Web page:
Persian cuisine varies across Sydney, but two things will remain the same: there’s always a lot of rice and meat, and dessert. The following places, covered in Broadsheet’s “Local Knowledge” series, are well worth a visit.
Morteza Hemmati has been sharing Persian home cooking with Auburn for almost 12 years. The restaurant itself isn’t much to look at, but you’re here for the food.
While there’s debate around what Iran’s national dish is, Hemmati says it’s chelow kabab, grilled-meat skewers with herbed rice. His passion for it explains why there are so many variations on the menu at Darband. Hemmati favours the northern version where the meat and tomatoes are chargrilled and served with fluffy saffron rice. Choose between chicken, lamb, lamb mince and lamb backstrap, which are all marinated in lemon juice, minced onion or both. Traditionally it’s served with doogh, a savoury, tangy yoghurt drink. At Darband it’s sometimes fizzy, sometimes flat, but always brims with shredded mint.
Pull back the vines and enter what looks like a retro Italian hotel. Everything at Farsi – down to the salt and pepper shakers – has been imported from a hotel in Iran.
Owner Masoumi Nejad served Westernised dishes back in Iran, but here it’s strictly traditional. Before you get into the heavy meat try the dips. Reminiscent of baba ganoush, the kashke bademjan is a grilled-eggplant spread topped with crispy garlic, mint leaves and yoghurt whey. Another eggplant-based dip, aykra, is golden-orange in colour from blending the onion and tomato. Most of the dishes to follow include a mound of fluffy rice, a couple of charred tomatoes, a roasted sour chilli and a long strip of meat. Joje, chicken rubbed with lemon and minced onion, is also a crowd favourite.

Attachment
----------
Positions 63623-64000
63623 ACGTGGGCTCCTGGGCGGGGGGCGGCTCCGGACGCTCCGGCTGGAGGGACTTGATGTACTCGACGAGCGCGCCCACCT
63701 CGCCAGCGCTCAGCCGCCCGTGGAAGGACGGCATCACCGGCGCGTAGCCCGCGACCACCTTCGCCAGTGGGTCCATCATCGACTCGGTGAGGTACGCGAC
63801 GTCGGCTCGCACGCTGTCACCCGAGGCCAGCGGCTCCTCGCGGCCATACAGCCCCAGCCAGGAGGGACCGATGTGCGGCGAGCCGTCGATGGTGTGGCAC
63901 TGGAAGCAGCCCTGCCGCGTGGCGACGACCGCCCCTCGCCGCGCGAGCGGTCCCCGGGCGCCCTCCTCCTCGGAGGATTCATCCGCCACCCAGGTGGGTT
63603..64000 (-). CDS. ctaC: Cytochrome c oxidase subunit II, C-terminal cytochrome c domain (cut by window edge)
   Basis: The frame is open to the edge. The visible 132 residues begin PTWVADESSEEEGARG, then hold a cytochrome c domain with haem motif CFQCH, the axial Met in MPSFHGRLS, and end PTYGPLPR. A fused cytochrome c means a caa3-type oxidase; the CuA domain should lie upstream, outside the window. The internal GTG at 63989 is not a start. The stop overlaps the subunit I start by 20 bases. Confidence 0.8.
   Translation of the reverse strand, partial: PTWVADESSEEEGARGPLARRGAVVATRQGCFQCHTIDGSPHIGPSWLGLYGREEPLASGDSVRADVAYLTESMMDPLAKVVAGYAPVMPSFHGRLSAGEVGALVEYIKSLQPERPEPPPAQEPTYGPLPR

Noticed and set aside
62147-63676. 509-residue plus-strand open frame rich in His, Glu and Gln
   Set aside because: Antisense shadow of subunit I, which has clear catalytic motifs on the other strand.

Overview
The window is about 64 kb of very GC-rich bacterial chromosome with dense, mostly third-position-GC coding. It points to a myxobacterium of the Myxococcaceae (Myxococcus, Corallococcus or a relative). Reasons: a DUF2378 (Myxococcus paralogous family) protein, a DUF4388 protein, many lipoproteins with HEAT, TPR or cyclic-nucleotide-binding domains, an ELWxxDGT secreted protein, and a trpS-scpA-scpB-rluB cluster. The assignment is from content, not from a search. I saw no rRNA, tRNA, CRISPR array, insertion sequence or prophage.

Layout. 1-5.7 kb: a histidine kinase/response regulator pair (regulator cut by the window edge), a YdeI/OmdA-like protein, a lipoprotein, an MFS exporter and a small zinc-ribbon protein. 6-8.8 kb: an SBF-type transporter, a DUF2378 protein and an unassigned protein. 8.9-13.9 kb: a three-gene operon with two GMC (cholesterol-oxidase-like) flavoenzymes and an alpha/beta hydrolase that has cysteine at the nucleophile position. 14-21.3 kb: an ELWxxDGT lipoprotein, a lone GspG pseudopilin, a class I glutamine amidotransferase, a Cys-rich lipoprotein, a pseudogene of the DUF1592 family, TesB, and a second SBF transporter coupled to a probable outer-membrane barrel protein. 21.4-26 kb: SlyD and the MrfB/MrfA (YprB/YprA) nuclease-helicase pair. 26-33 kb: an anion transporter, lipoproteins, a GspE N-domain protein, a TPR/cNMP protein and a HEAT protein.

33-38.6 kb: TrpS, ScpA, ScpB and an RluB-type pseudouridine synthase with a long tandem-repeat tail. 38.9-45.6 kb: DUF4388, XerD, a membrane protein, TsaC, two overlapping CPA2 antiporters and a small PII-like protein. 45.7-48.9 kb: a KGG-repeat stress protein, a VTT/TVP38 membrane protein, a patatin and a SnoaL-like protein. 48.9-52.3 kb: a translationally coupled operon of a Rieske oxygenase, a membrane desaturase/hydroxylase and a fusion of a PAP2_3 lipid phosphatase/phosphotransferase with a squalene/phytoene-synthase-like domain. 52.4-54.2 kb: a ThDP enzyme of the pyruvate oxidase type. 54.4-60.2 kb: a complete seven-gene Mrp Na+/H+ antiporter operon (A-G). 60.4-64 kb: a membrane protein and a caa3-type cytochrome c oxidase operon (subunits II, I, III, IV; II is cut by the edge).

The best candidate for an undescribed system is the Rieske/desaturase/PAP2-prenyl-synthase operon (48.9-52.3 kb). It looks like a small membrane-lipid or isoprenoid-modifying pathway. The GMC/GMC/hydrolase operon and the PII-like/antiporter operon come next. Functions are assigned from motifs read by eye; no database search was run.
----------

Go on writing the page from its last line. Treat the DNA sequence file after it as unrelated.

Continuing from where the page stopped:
On weekends, a different menu surfaces spotlighting regional specials such as fesenjān, a chicken stew that’s slow cooked in pomegranate molasses and ground walnuts. For dessert: freshly churned saffron-and-pistachio ice-cream.
Cyrus the Great
Weekends here are about dizi, a dish that has been enjoyed by Persians for around 2000 years. The slow-cooked lamb stew with white beans, chickpeas, tomatoes and potatoes comes out in a stone pot. It’s served with a mountain of flat bread, pickled vegetables, fresh herbs and what appears to be a metal plunger. This dish can be enjoyed two different ways. The first: tear the bread into small pieces and place them in the bowl with liquid drained from the stew. The second: make a dip by mashing the remaining stew ingredients with the “metal plunger.” Vegetables and herbs go wherever you prefer. Another traditional meal is ghormeh sabzi, which divides Persians because of its intense tang from the blackened sun-dried limes (limoo amani). It’s a curry-like stew with a thick blend of Persian herbs.
This Persian sweet shop in Merrylands has been keeping locals happy with its biscuits, delicate cream puffs and sponge cakes for years. It stands apart because it uses slightly different ingredients to what’s found in typical Persian desserts.
There are two different types of Persian sweets here, shirini tar (French-influenced pastries with fruity, creamy centres) and shirini skoshk (traditional Persian dry pastries).